Stacey Abrams reminds me of Maya Angelou’s iconic poem.
Stacey Abrams reminds me of Maya Angelou’s iconic poem.
Troubles with anti-semitism among the leaders of the Women’s March? What’s the deal, the skinny, the EVIDENCE?
This Vox article details the allegations and the implications of the brouhaha. It describes the strategic inclusion of women of color at the outset of the march, other groups that struggled with inclusion (such as anti-abortion ladies and sex workers) and the umbrella of “intersectionality” under which the organizers strived to find, and weaponize, common ground to confront Trump with his misogyny.
Farrakahn described how Jews had done a lot of wacky stuff, including my favorite “engineered marijuana to make black men gay.”
Linda Sarsour (Palestinian-American) joined around the same time as Tamika Mallory. Both support Louis Farrakhan. At the Nation of Islam Saviour’s Day event in February 2018 Farrakahn described how Jews had done a lot of wacky stuff, including my favorite “engineered marijuana to make black men gay.” Mallory was in attendance and got a shout-out from Farrakhan.
Anti-semitic comments have been attributed to Sarsour and Mallory. As to actual evidence, as with charges of sexual harassment, there is no audio record. It’s a she-said/she-said situation.
Vanessa Wruble, one of the leaders who emphasized the importance of allying with women of color for the march, decided to leave after meetings in November 2016 and January 2017. She states “I personally witnessed statements that were inaccurate about the role that Jews have played in the slave trade and in the prison industrial complex.” The communications director present at those two meetings says that Wruble is lying. Evie Harmon claims that she witnessed the Wruble being attacked for being Jewish and that “her biggest regret” is failing to support her.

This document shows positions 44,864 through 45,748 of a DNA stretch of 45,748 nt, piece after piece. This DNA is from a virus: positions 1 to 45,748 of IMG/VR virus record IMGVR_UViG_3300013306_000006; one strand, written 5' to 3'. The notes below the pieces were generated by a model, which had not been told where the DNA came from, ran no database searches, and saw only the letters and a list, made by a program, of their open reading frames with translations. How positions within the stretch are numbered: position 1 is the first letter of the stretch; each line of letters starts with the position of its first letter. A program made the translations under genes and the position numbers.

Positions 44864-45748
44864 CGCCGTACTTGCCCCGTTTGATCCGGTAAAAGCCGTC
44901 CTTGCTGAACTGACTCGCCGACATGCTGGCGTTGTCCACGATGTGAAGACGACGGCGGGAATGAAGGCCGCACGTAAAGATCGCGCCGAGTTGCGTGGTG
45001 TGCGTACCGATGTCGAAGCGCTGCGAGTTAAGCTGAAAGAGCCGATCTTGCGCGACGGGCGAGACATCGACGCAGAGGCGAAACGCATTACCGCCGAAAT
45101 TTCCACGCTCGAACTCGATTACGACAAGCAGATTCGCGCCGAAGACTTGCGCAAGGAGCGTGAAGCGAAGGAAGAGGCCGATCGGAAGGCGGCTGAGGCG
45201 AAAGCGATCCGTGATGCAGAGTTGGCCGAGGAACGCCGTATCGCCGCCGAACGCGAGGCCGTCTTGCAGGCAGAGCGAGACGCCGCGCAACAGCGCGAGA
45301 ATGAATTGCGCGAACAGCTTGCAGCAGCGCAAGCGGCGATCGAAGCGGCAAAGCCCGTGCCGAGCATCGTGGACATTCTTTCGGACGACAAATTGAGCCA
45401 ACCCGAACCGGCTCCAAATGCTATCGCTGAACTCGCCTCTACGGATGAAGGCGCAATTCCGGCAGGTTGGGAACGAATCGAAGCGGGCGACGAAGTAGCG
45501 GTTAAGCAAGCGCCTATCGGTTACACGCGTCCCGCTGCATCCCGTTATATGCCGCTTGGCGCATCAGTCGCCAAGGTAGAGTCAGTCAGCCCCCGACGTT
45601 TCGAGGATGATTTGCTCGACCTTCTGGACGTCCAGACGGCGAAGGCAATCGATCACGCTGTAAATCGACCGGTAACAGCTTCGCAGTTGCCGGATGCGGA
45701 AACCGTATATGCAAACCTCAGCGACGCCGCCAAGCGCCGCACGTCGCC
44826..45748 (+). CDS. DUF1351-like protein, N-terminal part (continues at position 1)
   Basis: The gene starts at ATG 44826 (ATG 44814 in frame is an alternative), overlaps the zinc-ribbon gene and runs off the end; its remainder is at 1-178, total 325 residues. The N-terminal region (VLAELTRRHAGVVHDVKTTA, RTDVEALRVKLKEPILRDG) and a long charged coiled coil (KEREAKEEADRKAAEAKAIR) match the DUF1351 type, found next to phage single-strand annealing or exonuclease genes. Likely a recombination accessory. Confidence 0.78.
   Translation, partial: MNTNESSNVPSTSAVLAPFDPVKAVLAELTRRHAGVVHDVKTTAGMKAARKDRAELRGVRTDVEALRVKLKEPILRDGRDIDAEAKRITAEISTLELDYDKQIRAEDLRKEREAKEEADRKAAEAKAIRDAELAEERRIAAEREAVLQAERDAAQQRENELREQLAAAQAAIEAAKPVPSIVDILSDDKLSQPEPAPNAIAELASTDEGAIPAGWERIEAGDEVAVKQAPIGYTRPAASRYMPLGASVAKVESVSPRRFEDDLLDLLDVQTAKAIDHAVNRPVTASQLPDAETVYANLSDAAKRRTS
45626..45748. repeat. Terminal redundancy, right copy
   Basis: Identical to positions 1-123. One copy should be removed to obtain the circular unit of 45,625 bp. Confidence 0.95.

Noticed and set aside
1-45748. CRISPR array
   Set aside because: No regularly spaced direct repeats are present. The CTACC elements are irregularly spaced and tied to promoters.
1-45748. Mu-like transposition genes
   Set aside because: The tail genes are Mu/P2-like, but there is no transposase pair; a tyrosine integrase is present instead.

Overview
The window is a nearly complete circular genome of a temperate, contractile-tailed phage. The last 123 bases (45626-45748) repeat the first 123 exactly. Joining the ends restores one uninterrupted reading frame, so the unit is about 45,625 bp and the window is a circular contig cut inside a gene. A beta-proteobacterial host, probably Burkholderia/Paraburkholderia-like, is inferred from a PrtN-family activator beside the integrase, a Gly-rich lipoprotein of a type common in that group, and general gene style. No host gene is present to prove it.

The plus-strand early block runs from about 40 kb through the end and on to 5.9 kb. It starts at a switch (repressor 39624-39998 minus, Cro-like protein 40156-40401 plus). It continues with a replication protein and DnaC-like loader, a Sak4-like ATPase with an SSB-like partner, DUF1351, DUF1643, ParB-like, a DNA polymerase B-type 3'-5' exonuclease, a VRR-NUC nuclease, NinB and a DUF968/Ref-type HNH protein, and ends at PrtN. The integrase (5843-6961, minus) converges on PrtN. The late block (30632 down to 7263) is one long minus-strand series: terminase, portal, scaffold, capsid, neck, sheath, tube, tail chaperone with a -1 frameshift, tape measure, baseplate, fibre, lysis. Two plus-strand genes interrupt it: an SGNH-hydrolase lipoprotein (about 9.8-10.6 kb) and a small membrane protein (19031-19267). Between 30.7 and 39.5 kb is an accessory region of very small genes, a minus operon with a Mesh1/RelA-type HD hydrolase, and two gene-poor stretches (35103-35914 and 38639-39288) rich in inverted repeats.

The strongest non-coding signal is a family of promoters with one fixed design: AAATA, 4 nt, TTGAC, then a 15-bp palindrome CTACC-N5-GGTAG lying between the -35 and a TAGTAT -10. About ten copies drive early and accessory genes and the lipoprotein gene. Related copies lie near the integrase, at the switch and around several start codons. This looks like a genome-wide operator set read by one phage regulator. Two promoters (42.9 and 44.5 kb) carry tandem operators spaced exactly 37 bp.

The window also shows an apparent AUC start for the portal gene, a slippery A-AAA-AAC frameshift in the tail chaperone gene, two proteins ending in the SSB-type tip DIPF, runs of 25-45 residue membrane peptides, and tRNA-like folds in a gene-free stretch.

Wruble left to head another group called March On which is focussed on winning elections in Red states. Here’s the Facebook page for their Massachusetts group.
These hearings are feeling urgently personal for so many of us, regardless of whether we have been sexually assaulted. For me it calls up situations in which I have felt victimized and made wrong due to an underlying power dynamic that trumped the truth.
Some people easily manipulate consensus and consistently put forth a version of events that plays to their advantage. Others are ill-equipped to garner support in the face of bullying and lies. I’ve seen bullies who cannot tolerate looking at their own ugly behaviors project that ugliness onto their victims by riling them up. Strident reactive posturing replaces a careful examination of the facts.